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  1. #11
    Dany's Avatar
    Dany is offline Senior Member
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    Default Re: be verb versus modal verb

    Now I see much clearer.
    Thanks a lot to both of you

  2. #12
    svartnik is offline Banned
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    Default Re: be verb versus modal verb

    Quote Originally Posted by Harry Smith View Post
    Hi, SK!
    We can give it different names. The thing is that while teaching modal verbs and their equivalents I always tell my students that must has two equivalents "have to" and "Be to".
    Hello Harry

    SK? Is it a subtle sign of resentment for calling you HS?
    May I call you Harry, then?
    equivalent means they are uniform in operation or effect. They are not.

    It must be raining, judging from the wet windows.
    It is to be raining....


  3. #13
    Harry Smith's Avatar
    Harry Smith is offline Key Member
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    Default Re: be verb versus modal verb

    Yes, better call me Harry otherwise you are to call me Mr GG.
    Have a look at my homepage if you have some spare time. Thanks!
    (View my profile)

  4. #14
    rajan is offline Member
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    Default Re: be verb versus modal verb

    I think "to be" has nothing to do with "must"

    I argue as :

    I am supposed to be at the university half past eight

    Like wise, The train = to arrive soon. (replace "is with "=").

    I think usining infinitive creates less possibility of occuring something than using tense.
    1) The train will arrive soon (More Definiteness)
    2) The train is supposed to arrive soon / The train is to arrive soon (Less Definitiveness).


    Further its another use is that using infinitive in such type of sentences is generally seen in Paper's headlines or at the time of giving advise or planned events. See this link

    (Learning English | BBC World Service)

    Yes these kind of sentences can be used in timetables, schedules, official arrangements then it does not mean it is less certain but it gives the meaning of must is not clear to me.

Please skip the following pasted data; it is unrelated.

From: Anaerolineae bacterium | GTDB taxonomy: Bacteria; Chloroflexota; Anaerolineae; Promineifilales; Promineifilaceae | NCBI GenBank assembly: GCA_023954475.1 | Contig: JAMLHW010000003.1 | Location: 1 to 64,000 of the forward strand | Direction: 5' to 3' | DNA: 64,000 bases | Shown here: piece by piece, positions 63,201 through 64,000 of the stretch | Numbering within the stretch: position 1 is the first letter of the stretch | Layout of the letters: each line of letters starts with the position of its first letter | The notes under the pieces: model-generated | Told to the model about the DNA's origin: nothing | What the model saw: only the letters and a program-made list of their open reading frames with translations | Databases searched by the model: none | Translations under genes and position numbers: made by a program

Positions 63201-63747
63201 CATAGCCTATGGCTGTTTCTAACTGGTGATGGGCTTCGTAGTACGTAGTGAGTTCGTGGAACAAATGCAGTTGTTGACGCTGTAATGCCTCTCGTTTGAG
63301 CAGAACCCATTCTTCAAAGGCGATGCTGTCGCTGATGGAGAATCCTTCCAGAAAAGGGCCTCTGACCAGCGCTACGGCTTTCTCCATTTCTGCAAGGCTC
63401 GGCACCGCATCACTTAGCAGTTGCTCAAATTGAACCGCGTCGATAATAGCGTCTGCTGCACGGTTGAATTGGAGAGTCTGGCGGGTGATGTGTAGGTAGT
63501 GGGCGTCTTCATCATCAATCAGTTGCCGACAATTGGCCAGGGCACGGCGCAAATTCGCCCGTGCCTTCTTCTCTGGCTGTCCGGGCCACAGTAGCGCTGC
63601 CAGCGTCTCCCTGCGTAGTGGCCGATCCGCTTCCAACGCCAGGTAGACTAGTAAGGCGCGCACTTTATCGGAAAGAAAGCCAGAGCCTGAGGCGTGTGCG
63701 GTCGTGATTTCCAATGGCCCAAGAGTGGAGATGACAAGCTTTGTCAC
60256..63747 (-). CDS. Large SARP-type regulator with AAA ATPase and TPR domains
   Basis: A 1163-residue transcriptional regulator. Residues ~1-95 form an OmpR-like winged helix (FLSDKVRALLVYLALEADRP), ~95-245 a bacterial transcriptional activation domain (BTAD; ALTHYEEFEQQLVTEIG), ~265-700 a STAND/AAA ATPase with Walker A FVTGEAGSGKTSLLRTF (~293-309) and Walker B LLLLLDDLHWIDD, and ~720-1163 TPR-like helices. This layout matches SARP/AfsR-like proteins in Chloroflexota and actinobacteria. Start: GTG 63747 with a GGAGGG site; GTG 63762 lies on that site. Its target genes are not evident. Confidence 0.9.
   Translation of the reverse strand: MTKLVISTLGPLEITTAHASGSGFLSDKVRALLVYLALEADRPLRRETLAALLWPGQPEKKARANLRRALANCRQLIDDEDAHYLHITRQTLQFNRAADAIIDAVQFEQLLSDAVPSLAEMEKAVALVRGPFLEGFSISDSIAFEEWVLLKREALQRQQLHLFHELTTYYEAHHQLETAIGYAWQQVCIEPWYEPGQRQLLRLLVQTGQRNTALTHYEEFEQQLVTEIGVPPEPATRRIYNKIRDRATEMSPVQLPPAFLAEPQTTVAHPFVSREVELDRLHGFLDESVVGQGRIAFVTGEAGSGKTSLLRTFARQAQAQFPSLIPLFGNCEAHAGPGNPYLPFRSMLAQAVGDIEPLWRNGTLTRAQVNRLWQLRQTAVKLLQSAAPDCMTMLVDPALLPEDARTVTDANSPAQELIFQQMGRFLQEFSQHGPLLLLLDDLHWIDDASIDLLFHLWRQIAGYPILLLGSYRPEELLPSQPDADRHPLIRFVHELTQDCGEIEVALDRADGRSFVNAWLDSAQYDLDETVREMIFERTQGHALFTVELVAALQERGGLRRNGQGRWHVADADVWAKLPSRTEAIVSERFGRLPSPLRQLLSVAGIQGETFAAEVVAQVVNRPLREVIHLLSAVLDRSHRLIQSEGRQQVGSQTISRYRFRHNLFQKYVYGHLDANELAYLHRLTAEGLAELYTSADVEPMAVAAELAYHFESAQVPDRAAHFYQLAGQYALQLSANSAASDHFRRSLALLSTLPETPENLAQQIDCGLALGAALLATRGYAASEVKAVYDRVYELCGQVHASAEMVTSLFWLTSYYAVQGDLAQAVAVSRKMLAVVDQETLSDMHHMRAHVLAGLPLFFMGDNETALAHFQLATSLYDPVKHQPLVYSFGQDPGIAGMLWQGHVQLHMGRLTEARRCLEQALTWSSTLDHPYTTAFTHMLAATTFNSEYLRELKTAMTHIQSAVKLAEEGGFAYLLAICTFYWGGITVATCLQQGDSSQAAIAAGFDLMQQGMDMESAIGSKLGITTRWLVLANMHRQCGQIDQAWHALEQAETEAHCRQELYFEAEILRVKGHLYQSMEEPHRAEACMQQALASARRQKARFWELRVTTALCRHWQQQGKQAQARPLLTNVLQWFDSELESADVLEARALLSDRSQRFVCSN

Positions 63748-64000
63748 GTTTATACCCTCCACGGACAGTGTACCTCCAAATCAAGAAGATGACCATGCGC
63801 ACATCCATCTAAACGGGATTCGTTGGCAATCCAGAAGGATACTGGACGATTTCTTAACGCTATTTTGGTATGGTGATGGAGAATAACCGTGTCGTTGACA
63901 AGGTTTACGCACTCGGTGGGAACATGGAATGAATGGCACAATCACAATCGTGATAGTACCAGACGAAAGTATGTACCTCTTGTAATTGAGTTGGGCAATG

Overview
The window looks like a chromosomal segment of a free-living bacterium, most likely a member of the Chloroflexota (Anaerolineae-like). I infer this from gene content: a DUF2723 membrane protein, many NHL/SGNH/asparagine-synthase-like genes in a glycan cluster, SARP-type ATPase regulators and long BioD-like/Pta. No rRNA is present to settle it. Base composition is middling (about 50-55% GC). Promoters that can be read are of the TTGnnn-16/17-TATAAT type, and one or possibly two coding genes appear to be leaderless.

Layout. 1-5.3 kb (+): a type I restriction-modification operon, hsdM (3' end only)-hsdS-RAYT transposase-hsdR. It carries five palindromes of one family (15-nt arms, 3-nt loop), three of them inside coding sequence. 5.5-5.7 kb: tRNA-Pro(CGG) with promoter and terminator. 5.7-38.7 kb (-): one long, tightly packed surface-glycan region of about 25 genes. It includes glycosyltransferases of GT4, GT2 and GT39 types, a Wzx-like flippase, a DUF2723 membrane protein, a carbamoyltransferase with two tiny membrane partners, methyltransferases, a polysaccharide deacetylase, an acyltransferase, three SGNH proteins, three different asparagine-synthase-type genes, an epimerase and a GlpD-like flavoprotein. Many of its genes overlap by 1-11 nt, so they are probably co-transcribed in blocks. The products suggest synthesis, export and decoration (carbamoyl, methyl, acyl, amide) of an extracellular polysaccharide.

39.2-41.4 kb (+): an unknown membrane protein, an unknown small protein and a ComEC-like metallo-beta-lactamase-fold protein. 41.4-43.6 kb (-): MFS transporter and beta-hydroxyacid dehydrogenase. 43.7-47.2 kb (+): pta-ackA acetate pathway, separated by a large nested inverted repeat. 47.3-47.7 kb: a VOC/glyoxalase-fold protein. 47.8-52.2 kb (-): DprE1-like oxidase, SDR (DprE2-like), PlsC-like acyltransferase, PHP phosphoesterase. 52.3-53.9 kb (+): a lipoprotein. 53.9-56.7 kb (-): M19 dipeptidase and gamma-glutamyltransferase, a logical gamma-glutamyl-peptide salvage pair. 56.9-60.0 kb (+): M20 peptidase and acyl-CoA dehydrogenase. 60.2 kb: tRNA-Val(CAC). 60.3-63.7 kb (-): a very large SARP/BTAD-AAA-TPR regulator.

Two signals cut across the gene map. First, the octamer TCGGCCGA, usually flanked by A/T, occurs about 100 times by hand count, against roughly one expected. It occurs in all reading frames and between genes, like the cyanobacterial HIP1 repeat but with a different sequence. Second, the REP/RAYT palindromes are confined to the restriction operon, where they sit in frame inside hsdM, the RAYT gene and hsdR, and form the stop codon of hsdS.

In the example, I am supposed to be at the university ..... ( Here to be is functioning as a linking verb, not as a auxiliary)

    If I am wrong, please correct me.


    Quote Originally Posted by Harry Smith View Post
    Hi, Svartnik!
    The verb "to be to" is the equivalent of the modal verb "must". It's used in timetables, schedules etc.
    e.g. The train is to arrive soon.
    I'm to be at university at half past eight.
    Last edited by rajan; 28-Mar-2007 at 08:29.

  5. #15
    BobK's Avatar
    BobK is offline Harmless drudge
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    Default Re: be verb versus modal verb

    Quote Originally Posted by rajan View Post
    I think "to be" has nothing to do with "must"
    But the thread is not discussing "to be"; it's discussing "be to". See Harry's examples.

    Quote Originally Posted by rajan View Post
    I argue as :
    I am supposed to be at the university half past eight
    Like wise, The train = to arrive soon. (replace "is with "=").
    I think usining infinitive creates less possibility of occuring something than using tense.
    1) The train will arrive soon (More Definiteness)
    2) The train is supposed to arrive soon / The train is to arrive soon (Less Definitiveness).
    I don't follow. Perhaps you need to look at the punctuation again. But anyway, I disagree with the last example. 'The train is to arrive soon' isn't less definitive. It's referring to a schedule.

    Quote Originally Posted by rajan View Post
    Further, [its] another use is that using an infinitive in such [type of] sentences is generally seen in newspaper headlines or when giving advice or schedules for planned events. See this link
    (Learning English | BBC World Service)

    Quote Originally Posted by rajan View Post
    Yes these kind of sentences can be used in timetables, schedules, official arrangements then it does not mean it is less certain but it gives the meaning of must is not clear to me.
    In the example, I am supposed to be at the university ..... ( Here to be is functioning as a linking verb, not as a auxiliary)
    If I am wrong, please correct me.
    Again, I'm lost. The first string of words isn't a sentence. I think it may need to be two or three: How about this:
    'Yes, sentences like these can be used in timetables, schedules, and official arrangements . In contexts like that it does not carry a suggestion of uncertainty. But I don't think it has the same meaning as "must".'

    b
    Last edited by BobK; 30-Mar-2007 at 12:44.

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